Candidates are usually comfortable answering lots of different types of questions in job interviews, but often forget to ask a few of their own. Excel CEO Barry Whelan discusses one of the most overlooked parts of job interviews and sets out a handy guide to the right and wrong questions to ask.

Job interviews can be very stressful. You need to research the company, decide how to best dress, find the office and get there on time. There is a lot going on before you even worry about the interview itself!

No wonder people breathe a sigh of relief as the interview starts to wrap up, having spent the last hour trying to come across as effortlessly brilliant while answering an employer’s tricky questions.

But remember not to let your guard down. At the end of an interview, you will still be tested and any employer will expect some interaction in the form of questions from you.

So, before you go and start asking your potential employer some carefully thought out questions about their company and the role, here are some examples of the best questions to ask and the ones to avoid.

Don’t ask: Do you have flexible working arrangements or can I work from home?

It may be tempting to ask this question, particularly if you have a tough commute or kids to drop off and pick up, however the interview is not the time to ask this. You should know the working arrangements and the hours of the position in advance of the interview. There are other ways in order to get a steer on working arrangements in the future.

Do ask: What is the company like to work for?

Here you are asking a broad question which can cover company culture, work arrangements, flexibility and retention. Getting to know a potential work environment is important in determining if you will be comfortable there and to gauge expectations. Here you will find out the level of professionalism, the interviewer’s enthusiasm for the business and important aspects of the job, like flexible working arrangements.

Don’t ask: How soon do people get promoted?

If you want to improve your chances of being recruited, asking how soon you are likely to get a promotion or raise is not the best question at interview. Firstly, how can your new employer know since you don’t work there at this point and they haven’t seen your performance or capability? It also projects a sense of entitlement that could be off-putting to an employer.

Do ask: What are the expectations of the role for the first 90 days?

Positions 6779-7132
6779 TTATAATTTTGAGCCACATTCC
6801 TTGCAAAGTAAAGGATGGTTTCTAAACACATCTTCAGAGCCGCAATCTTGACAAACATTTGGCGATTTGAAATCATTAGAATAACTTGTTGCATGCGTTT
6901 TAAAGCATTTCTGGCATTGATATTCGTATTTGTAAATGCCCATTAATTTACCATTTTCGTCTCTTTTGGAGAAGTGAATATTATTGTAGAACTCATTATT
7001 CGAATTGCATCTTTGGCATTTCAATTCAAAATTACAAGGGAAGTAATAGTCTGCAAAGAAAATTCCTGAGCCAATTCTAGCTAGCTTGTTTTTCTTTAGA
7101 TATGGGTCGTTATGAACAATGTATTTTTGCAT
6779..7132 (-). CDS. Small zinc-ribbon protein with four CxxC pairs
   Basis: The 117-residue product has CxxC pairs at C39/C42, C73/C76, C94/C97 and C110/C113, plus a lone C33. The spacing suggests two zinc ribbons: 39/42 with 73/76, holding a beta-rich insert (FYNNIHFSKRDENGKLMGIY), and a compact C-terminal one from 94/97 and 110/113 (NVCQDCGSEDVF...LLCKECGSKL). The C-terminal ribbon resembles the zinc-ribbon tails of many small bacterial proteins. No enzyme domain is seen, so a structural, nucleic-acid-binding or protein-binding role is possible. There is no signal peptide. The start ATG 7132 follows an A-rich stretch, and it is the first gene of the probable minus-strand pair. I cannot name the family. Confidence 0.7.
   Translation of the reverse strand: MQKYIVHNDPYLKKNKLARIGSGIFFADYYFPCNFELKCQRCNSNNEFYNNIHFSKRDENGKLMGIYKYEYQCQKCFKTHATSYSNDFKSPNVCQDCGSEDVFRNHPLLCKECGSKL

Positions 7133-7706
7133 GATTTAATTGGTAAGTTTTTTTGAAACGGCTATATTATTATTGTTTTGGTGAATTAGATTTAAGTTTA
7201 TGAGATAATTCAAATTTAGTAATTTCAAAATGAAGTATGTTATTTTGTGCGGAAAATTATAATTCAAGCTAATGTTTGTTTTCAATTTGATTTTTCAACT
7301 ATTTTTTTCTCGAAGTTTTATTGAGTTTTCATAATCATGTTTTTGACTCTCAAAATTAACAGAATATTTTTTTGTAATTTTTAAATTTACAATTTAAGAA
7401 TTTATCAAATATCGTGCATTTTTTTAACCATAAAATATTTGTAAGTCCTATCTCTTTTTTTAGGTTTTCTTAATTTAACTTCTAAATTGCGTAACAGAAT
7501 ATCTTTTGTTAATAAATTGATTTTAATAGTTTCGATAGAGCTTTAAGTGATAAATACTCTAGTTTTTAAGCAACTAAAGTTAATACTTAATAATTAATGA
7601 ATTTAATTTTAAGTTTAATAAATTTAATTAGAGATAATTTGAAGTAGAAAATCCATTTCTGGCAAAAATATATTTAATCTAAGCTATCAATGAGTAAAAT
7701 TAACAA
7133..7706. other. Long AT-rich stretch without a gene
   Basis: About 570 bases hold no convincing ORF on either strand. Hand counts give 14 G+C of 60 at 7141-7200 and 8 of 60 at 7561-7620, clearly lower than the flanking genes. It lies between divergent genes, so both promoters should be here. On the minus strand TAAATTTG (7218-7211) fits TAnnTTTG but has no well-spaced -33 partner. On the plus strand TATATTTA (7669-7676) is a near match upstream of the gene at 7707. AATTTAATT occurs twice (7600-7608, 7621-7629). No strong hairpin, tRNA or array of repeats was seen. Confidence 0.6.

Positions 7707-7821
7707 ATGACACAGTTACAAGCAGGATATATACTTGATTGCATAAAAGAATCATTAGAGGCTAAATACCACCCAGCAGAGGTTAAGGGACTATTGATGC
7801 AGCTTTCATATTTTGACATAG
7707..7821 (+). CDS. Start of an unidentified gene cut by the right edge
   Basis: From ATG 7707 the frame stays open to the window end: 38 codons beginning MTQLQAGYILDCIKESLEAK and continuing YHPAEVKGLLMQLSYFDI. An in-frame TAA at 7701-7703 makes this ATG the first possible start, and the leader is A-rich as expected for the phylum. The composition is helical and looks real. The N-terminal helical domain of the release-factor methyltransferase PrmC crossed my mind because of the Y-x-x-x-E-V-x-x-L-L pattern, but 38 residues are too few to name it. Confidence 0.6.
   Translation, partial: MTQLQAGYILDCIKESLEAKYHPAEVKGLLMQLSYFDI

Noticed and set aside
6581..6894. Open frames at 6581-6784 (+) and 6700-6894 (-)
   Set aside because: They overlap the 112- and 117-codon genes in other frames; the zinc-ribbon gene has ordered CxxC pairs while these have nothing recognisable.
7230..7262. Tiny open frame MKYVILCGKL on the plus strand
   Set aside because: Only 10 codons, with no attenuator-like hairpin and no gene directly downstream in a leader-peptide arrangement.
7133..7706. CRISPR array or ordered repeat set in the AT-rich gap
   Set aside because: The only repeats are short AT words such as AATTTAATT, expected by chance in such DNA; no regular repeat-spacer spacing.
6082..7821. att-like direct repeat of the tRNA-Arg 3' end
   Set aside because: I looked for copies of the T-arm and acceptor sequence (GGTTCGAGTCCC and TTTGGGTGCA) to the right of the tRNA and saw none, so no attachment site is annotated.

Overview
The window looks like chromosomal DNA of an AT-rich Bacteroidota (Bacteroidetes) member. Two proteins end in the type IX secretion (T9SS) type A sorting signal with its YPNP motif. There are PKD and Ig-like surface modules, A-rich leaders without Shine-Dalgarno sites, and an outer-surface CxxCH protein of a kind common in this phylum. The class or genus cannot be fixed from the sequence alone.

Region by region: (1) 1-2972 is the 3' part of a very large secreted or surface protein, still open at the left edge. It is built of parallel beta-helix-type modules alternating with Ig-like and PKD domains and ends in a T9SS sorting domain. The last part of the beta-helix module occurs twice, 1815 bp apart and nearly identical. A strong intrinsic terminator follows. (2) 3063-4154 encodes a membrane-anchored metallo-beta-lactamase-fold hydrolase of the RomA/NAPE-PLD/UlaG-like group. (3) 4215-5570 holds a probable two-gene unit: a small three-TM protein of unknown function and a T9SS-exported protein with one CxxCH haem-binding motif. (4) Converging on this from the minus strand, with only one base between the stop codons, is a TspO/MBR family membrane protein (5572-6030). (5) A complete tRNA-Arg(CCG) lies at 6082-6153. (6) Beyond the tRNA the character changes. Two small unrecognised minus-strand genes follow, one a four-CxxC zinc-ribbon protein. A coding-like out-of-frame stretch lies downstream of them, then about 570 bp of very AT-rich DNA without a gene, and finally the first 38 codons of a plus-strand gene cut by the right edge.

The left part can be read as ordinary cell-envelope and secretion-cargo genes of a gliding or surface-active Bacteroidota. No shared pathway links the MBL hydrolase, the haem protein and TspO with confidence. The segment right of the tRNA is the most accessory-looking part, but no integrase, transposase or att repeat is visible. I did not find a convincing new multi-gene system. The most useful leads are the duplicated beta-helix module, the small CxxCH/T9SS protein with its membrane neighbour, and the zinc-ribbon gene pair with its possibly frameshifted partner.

A better job interview question to ask would be about the 30, 60 and 90-day expectations for the role. If you receive this information upfront, you will know whether you are meeting or exceeding the company’s expectations after you have worked there for a while. You can then use that knowledge for any performance evaluations or promotion talks later on. You will hear talk of development in this answer which will show you how soon you can expect a step up.

Don’t ask: What will my salary be?

It is extremely important to negotiate your starting salary. However, firstly, the role will have been advertised at a salary level and secondly, you should only approach this question if asked. Salary negotiation usually comes at the job offer stage and at that point everyone’s expectations have been discussed. Plus, your interviewer might not actually know the answer.

Do ask: What direction is the company headed in the next five to ten years?

A good question to ask in an interview is about the company’s short and long-term growth plans. It shows your potential employer that you have a strong interest in being part of the company. This question could also reveal whether or not there are opportunities for growth, promotion and salary improvements.

Don’t ask: How did the company start?

You don’t want to ask about the company’s origin story, competitors, products or anything else that you could and should have already researched. You will only come off as unprepared.

Do ask: What do you enjoy about working here?

A good question to ask at the end of an interview is what your interviewer thinks of the company. By asking about their favourite aspect of working there, you will get an invaluable insight into the culture and demands of the job.